A Russian woman, Neonilla Samukhina, claims that the original version of Jonathan Swift's Gulliver's Travels was far racier, containing numerous explicit sex scenes... and she happens to have acquired a manuscript of this early version. She published a Russian translation of it last week.
The book features the hero of 18th century Irish author Jonathan Swift’s famous satire in physical encounters with tiny Lilliputs — who are only 15 centimeters tall — and in Brobdingnag, which is inhabited by 20-meter giants.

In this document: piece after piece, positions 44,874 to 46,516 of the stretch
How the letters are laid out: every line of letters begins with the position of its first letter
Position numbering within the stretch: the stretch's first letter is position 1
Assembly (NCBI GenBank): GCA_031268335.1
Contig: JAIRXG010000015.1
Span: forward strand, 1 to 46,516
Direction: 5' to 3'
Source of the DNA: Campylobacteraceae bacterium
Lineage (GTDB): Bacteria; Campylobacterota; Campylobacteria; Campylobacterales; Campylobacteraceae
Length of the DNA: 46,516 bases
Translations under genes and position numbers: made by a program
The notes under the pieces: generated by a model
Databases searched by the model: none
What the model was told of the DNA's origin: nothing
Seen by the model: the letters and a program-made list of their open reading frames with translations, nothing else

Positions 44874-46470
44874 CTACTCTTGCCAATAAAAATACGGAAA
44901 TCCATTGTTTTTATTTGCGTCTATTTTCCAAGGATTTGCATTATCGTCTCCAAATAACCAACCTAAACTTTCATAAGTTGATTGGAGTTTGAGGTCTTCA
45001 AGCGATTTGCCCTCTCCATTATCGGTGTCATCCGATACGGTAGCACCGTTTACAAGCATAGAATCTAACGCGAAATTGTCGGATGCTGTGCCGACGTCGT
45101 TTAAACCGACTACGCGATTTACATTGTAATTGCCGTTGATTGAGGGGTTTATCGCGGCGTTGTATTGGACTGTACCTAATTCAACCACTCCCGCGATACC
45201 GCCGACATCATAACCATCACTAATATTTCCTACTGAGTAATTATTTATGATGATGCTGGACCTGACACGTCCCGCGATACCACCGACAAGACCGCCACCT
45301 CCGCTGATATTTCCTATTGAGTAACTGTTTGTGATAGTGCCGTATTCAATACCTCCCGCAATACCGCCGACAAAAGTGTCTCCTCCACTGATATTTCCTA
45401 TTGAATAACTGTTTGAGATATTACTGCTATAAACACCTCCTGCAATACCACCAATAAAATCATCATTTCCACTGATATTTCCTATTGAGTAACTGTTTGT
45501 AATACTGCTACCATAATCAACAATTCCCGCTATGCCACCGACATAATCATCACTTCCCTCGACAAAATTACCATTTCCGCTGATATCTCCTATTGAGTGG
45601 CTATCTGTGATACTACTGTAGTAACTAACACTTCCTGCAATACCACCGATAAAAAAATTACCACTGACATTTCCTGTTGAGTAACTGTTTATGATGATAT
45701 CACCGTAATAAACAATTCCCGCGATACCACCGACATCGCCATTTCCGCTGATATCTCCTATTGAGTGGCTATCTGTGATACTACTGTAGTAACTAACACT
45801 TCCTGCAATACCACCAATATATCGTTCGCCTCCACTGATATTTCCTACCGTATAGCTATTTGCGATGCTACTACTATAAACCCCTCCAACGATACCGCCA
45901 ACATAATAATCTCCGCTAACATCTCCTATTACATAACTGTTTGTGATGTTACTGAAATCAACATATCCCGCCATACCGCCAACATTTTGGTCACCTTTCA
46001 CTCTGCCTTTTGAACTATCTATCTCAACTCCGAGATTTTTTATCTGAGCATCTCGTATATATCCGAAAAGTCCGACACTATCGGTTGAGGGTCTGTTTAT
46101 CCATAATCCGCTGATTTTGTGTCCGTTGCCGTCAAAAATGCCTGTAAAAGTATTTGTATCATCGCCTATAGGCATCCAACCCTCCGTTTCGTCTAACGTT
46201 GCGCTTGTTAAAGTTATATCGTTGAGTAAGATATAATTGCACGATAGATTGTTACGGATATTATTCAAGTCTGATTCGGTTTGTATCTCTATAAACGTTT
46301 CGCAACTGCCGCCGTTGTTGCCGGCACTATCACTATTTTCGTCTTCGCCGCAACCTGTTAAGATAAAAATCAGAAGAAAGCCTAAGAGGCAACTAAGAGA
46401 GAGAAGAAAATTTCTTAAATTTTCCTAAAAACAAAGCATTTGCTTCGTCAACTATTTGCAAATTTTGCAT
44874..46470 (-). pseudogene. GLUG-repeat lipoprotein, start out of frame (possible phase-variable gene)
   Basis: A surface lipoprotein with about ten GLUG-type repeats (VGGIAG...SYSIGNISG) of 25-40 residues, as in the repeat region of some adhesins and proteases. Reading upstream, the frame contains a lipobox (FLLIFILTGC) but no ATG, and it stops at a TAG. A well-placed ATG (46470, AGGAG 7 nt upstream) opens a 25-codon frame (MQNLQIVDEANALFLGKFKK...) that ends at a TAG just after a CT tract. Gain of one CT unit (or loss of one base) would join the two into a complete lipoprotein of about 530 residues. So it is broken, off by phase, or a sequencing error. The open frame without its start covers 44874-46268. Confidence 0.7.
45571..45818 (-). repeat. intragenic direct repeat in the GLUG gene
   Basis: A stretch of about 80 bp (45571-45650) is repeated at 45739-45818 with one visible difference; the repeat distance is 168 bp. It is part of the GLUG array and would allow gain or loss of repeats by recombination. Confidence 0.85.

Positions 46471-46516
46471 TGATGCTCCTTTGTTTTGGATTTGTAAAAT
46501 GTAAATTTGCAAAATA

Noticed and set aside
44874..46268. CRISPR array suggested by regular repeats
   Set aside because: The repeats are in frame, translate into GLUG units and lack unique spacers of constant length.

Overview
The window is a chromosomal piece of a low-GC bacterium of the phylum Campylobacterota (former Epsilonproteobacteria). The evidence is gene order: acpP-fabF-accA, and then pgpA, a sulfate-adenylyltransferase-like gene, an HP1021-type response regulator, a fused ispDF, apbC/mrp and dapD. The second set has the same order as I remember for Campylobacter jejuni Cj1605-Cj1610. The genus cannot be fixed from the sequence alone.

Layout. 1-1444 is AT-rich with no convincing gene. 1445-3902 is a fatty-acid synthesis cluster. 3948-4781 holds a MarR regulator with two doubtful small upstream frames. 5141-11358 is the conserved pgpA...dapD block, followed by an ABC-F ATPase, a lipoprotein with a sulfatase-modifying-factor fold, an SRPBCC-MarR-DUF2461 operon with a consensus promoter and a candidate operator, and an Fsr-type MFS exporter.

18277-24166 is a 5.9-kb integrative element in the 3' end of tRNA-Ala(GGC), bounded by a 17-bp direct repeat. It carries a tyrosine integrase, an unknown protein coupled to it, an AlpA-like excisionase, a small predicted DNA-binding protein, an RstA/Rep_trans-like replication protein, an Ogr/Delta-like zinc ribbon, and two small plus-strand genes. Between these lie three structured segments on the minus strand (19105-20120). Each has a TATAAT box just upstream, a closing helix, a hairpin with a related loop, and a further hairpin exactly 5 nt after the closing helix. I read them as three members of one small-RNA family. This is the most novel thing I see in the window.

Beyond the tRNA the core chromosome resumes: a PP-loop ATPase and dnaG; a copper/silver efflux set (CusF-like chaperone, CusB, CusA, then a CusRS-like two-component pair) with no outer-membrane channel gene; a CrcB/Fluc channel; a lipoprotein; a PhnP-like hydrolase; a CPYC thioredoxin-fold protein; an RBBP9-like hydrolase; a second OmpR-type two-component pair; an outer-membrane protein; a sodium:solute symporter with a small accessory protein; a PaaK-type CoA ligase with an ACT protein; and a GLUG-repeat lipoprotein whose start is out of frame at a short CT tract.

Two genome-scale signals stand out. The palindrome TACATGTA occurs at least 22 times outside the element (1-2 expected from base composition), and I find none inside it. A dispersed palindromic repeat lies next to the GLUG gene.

No experts seem to be taking her claims very seriously. Obvious signs that it's a hoax are that she refuses to allow anyone to see the manuscript, nor will she allow them to read the English text (she's worried about people reprinting it since Swift's work is no longer copyrighted). University of Ulster Professor Joseph McMinn comments that, "I think this is a clever way of selling an erotic text, by giving it the appearance of ‘serious’ literature, and inventing a mystery story about its origins." Of course, all those high-school kids who are forced to read Gulliver's Travels probably would find the erotic version more interesting.